Most of the fabric we use is donated, and our quilting program is now well-known in the larger community. When we have room for more fabric, we place requests in the Reader’s exchange of the St. Petersburg Times. Local newspaper writers are often looking for story ideas, and so there have been had several articles in both the Pinellas and Pasco editions of the Sun Coast News. An article, with photos of the children wrapped in their quilts, appeared in the Quilter’s World magazine, giving us national recognition. We have gotten to know owners of quilt shops, and they give us donations of slightly damaged fabric or outdated designs. It is not uncommon for someone to appear at our door with several bags or boxes of fabric on a Tuesday. We are like children at Christmas, opening our presents and exclaiming over the surprises we find.

Any quilter worth her salt has a large stash of fabric waiting to be used, and left-over quilt blocks and attempted projects. My husband doesn’t know about many of the places around the house where I have carved out an area for yet another box of fabric. So we do get donations from the closets of people who sew. But the origin of these fabric donations can be very poignant. A daughter might come in telling of her mother’s declining health or death, and find comfort that the remnants of her mother’s hobby will find a useful purpose. One woman quilted while she cared for her sick and homebound husband. When he died, she gave away all her fabric, half-finished quilts and supplies, not wanting to be reminded of the reasons she had quilted in the first place.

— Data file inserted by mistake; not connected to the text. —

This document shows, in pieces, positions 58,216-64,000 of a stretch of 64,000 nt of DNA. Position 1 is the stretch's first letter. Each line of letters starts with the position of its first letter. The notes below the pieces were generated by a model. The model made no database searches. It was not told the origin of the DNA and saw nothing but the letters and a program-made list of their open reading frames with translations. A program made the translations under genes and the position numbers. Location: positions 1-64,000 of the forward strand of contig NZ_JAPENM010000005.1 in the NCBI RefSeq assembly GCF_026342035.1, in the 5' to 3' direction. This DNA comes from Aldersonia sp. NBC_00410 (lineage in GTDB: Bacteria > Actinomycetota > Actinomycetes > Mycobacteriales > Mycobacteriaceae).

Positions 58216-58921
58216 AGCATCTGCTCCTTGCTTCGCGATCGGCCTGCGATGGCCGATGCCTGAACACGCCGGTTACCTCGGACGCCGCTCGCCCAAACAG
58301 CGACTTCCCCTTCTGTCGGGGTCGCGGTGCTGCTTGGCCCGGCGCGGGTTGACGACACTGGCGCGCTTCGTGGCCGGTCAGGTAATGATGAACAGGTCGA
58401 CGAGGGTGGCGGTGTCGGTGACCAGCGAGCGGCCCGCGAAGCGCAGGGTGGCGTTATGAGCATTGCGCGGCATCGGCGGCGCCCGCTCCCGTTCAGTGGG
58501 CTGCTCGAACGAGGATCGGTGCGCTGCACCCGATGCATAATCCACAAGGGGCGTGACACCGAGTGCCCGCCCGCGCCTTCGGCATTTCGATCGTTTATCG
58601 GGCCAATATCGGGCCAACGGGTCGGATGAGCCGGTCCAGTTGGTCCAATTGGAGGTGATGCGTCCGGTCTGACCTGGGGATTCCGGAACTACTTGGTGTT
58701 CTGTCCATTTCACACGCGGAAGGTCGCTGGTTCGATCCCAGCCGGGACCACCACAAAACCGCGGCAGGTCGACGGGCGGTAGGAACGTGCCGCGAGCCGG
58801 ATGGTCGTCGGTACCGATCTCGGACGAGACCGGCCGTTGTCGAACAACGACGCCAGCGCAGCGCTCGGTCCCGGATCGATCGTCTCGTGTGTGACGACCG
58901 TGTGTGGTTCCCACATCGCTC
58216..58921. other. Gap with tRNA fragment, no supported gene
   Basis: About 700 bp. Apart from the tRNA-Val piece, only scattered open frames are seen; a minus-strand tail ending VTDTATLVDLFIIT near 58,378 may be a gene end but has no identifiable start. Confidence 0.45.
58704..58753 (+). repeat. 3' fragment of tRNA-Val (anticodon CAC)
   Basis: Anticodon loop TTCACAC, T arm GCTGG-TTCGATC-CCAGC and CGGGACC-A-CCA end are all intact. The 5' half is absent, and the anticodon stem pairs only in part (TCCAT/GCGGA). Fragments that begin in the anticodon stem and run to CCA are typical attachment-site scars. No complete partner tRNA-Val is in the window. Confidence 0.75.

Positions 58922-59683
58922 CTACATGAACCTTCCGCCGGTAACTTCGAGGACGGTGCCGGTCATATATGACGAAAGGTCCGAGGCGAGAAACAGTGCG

Our group has expenses. Although most of the fabric is donated, quilts also need batting, which we purchase. Batting is the center layer of each quilt. We have chosen to use a product made from about seven recycled plastic bottles that would otherwise end up in landfills. So in a small way we are trying to protect Mother Earth. We sell some quilts, primarily to members of the congregation. Some quilts are given to charitable organizations as fund raisers. And we do some commission work. A member of the congregation asked us to repair a quilt that had been made for her when she was born. She wanted to use it when her grandson came to visit. And we are piecing together a signature quilt inscribed with good wishes to a couple in our congregation that has just gotten married.

Getting the quilts to Ethiopia has been a challenge. We don’t mail them, as it is likely that they would be stolen in transit, not getting to their intended destination. So all the quilts are packed in suitcases and delivered personally to the orphanage. We work with an international corporation that has offices in Addis Ababa, and a commitment to support the communities in which they work with charitable activities. June Colburn has made several trips to Addis Ababa to deliver quilts. On her first visit there, she thought that she would spread out 10 quilts, then invite 5 children in to choose the quilt they liked the best. She quickly found out that these children had no concept of either choice or ownership. She ended up choosing the quilts for them. These children have no belongings, not even clothes of their own. On the day they get clean clothes, they line up by height. Clean outfits are arranged by size, and you get the outfit that is on the top of the pile when you reach the front of the line. So it is not unusual for a boy to wear a dress if that is what is available. The pictures of these smiling children wrapped in colorful quilts warms your heart. And their drab bedrooms, that hold dozens of bunk beds closely lined up together, became a riot of color, warmth and cheer. How could you not want to keep sewing for these children?